Glycolysis (Cellular Respiration)

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Glycolysis (glycose = glucose, -lysis = degradation) is the metabolic pathway that converts glucose, into pyruvate. The free energy released in this process is used to form the high-energy compounds ATP (adenosine triphosphate) and NADH (reduced nicotinamide adenine dinucleotide).
Glycolysis is a determined sequence of ten enzyme-catalyzed reactions. The intermediates provide entry points to glycolysis. For example, most monosaccharides, such as fructose and galactose, can be converted to one of these intermediates. The intermediates may also be directly useful. For example, the intermediate dihydroxyacetone phosphate (DHAP) is a source of the glycerol that combines with fatty acids to form fat.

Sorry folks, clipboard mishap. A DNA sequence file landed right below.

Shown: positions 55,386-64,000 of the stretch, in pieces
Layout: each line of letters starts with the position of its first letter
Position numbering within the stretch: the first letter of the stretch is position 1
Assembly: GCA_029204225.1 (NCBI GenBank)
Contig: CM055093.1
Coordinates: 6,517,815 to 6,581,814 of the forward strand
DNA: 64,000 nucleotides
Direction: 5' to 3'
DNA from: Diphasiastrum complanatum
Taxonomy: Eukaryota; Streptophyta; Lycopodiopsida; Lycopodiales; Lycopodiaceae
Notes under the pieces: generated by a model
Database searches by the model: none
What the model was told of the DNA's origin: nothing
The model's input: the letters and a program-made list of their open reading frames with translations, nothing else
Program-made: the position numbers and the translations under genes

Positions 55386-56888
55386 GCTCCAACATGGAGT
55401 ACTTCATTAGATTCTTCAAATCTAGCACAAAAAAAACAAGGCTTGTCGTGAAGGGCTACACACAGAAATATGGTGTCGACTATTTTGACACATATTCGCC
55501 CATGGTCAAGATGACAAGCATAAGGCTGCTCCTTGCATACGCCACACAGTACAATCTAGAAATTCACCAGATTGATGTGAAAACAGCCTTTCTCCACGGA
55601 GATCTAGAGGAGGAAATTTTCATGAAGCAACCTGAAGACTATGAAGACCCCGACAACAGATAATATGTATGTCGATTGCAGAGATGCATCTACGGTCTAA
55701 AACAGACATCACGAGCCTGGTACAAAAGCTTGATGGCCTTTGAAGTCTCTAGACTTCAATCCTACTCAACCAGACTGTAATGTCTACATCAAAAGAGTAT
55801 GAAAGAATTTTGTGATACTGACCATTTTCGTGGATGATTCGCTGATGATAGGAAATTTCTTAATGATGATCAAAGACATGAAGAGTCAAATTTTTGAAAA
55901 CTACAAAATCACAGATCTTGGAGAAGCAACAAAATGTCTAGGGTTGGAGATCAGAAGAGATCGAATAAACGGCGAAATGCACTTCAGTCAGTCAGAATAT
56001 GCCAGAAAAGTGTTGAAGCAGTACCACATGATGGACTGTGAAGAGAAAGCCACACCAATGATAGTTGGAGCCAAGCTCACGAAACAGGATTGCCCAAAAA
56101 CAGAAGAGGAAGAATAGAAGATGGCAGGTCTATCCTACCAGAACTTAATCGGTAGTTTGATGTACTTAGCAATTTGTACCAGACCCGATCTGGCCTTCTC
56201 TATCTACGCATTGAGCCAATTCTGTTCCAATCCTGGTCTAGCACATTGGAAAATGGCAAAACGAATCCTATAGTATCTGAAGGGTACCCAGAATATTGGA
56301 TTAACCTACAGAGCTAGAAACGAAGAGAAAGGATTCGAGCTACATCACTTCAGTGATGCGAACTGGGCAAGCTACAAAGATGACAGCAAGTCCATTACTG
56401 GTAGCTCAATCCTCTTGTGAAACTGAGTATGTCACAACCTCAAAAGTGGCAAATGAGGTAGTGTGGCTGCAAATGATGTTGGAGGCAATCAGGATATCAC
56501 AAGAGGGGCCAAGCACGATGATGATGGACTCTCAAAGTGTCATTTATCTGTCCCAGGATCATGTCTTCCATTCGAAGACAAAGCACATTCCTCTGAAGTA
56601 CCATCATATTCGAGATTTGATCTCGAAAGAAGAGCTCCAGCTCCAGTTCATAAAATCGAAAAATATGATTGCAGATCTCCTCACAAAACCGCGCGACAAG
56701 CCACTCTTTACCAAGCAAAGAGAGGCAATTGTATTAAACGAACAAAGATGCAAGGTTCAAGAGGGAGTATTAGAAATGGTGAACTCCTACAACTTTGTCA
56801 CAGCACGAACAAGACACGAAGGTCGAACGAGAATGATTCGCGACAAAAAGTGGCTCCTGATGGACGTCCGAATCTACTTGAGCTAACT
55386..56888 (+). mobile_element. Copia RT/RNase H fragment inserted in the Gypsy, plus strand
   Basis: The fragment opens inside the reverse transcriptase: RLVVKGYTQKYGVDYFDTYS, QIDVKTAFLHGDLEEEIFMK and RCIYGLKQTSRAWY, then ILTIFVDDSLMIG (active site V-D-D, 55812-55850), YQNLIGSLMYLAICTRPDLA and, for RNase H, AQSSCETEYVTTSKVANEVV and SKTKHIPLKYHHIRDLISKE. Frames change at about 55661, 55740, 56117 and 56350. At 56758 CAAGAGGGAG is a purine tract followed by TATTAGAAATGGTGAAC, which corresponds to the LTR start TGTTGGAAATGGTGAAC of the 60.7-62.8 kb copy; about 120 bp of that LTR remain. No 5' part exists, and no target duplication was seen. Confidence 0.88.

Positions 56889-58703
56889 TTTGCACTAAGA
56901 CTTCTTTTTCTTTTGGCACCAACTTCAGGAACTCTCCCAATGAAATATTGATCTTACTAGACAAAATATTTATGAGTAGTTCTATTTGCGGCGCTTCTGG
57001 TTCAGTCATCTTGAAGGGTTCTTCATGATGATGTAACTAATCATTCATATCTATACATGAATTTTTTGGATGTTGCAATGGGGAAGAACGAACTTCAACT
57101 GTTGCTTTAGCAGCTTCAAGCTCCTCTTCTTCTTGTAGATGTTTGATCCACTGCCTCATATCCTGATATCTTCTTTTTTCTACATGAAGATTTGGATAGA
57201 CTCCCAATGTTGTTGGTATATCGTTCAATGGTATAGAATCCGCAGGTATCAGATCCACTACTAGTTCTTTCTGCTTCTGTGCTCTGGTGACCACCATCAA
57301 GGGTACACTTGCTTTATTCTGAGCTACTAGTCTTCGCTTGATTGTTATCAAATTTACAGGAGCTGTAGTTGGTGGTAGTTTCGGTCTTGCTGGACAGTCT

Glycolysis occurs, with variations, in nearly all organisms, both aerobic and anaerobic. The wide occurrence of glycolysis indicates that it is one of the most ancient known metabolic pathways. Indeed, the reactions that constitute glycolysis and its parallel pathway, the pentose phosphate pathway, occur metal-catalyzed under conditions of the Archean ocean also in the absence of enzymes. Glycolysis could thus have originated from chemical constraints of the prebiotic world.
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